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These nuclear plants you rag on constantly were probably all designed in the late 1960s to early 1970s by men with slide rules working on paper. These plants were the first attempt at wide scale nuclear power production.

Some of the methods used in construction left a lot to be desired. I know on the maine and VT Yankee plants they explosive welded titanium joints to the reactor cores stainless steel steam out let. This was the source of a lot of problems. This would never be attempted now.
That one pipe coupling was the main reason the maine Yankee plant shut down.
Now when you have to weld up a 1 meter diameter 2 inch thick power plant steam pipe you get a crew of guys to weld on it for a week straight, 24 hours a day till its done, only stopping to x-ray the welds.
Explosive welded joints were supposed to be the future of power plant production saving months of welding time.
That one didn't really pan out.
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Old 08-29-2018, 02:33 PM   #2608 (permalink)
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Quote:
Originally Posted by NeilBlanchard View Post
You might want to look at the facts. The two reactors being built here in the US are wildly over budget and overdue, and the same goes for the reactor being built in the UK.

Pilgrim had FIVE unscheduled shutdowns in about a year - that sort of undependability costs a lot of money. The fund they have to decommission it is $1,000,000,000 dollars, and I'll bet that won't cover the costs, and it won't be done by 2028. The original plan was to take as long as SIXTY YEARS.

The same company Entergy, that owns Pilgrim, also owns Vermont Yankee, and that plant is already being decommissioned - and I doubt they have enough money to do it right.
Any project can be mismanaged, and it sounds like this might apply to Pilgrim. Anecdotal evidence is insufficient to draw conclusions for the entire nuclear power industry though. Anecdotes are what politicians use to sway lazy-minded people onto their side.

My (nearly worthless) anecdote is that the latest 2 reactors to go online in the US went way over budget and got delayed for decades due mostly to fear, and yet they are still producing power at roughly 2.4 cents per kWh over the projected 40 year lifespan.

BTW- The Pilgrim plant will have served nearly 50 years by the time it's decommissioned. Not bad considering it was built with a 40 year production in mind. It's easily paid for itself in that time, and I wouldn't be surprised if Massachusetts residents are in for rate hikes. Where are they going to get the energy that has been supplied by the reactor once it goes offline?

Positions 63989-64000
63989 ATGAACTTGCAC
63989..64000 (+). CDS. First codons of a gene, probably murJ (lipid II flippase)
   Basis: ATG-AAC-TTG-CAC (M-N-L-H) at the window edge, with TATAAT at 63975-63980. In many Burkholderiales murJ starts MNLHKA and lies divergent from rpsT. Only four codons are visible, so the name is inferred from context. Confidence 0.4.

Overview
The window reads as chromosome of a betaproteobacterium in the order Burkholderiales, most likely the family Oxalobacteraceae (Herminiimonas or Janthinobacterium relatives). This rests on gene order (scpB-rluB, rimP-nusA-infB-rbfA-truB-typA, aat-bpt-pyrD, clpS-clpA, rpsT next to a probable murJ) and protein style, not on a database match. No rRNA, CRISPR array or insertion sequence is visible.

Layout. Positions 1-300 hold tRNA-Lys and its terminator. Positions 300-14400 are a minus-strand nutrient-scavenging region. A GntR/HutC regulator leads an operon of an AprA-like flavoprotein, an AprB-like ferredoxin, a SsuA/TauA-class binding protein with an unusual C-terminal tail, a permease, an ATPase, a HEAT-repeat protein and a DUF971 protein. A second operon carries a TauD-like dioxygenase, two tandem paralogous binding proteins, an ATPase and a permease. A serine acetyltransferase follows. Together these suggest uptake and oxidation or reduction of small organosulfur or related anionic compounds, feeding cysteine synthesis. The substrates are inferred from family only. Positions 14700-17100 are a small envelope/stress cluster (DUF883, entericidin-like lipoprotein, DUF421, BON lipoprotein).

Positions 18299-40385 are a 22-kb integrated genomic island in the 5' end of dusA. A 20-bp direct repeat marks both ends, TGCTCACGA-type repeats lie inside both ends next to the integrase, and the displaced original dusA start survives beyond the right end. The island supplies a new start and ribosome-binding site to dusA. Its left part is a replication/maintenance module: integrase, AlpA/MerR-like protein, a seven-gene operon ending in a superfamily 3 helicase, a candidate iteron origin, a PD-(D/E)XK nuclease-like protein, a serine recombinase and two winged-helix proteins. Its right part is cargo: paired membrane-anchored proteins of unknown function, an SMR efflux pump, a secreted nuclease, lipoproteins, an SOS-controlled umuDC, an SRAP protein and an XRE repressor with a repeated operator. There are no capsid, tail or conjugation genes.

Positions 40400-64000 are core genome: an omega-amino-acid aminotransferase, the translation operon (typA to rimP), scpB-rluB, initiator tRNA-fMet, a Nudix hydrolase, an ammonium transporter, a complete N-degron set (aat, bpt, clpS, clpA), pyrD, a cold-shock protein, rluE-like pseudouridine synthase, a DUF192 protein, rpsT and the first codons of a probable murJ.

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Old 08-29-2018, 02:55 PM   #2609 (permalink)
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Your facts are incomplete.

Quote:
Originally Posted by NeilBlanchard View Post
You might want to look at the facts. The two reactors being built here in the US are wildly over budget and overdue, and the same goes for the reactor being built in the UK.

Pilgrim had FIVE unscheduled shutdowns in about a year - that sort of undependability costs a lot of money. The fund they have to decommission it is $1,000,000,000 dollars, and I'll bet that won't cover the costs, and it won't be done by 2028. The original plan was to take as long as SIXTY YEARS.

The same company Entergy, that owns Pilgrim, also owns Vermont Yankee, and that plant is already being decommissioned - and I doubt they have enough money to do it right.

Nuclear was promised to be too cheap to meter. HA!
As has been pointed out, regulatory and protestatory hurdles greatly increase costs of nuclear power plants as well as provide a highly uncertain financial situation increasing the costs of financing the project.

I was in MIT a couple years ago to visit with a nephew finishing his doctorates. Several people in the department had some insight on Pilgrim. The added costs were not because of original design failures or dangers. They were the added redundancies required by the powers that be forced by numerous special interests groups after the Fukashima disaster. The shutdowns are largely due to these added redundancies and an increase in the level of scrutiny. At no time was the plant a danger to its operators or the surrounding populace.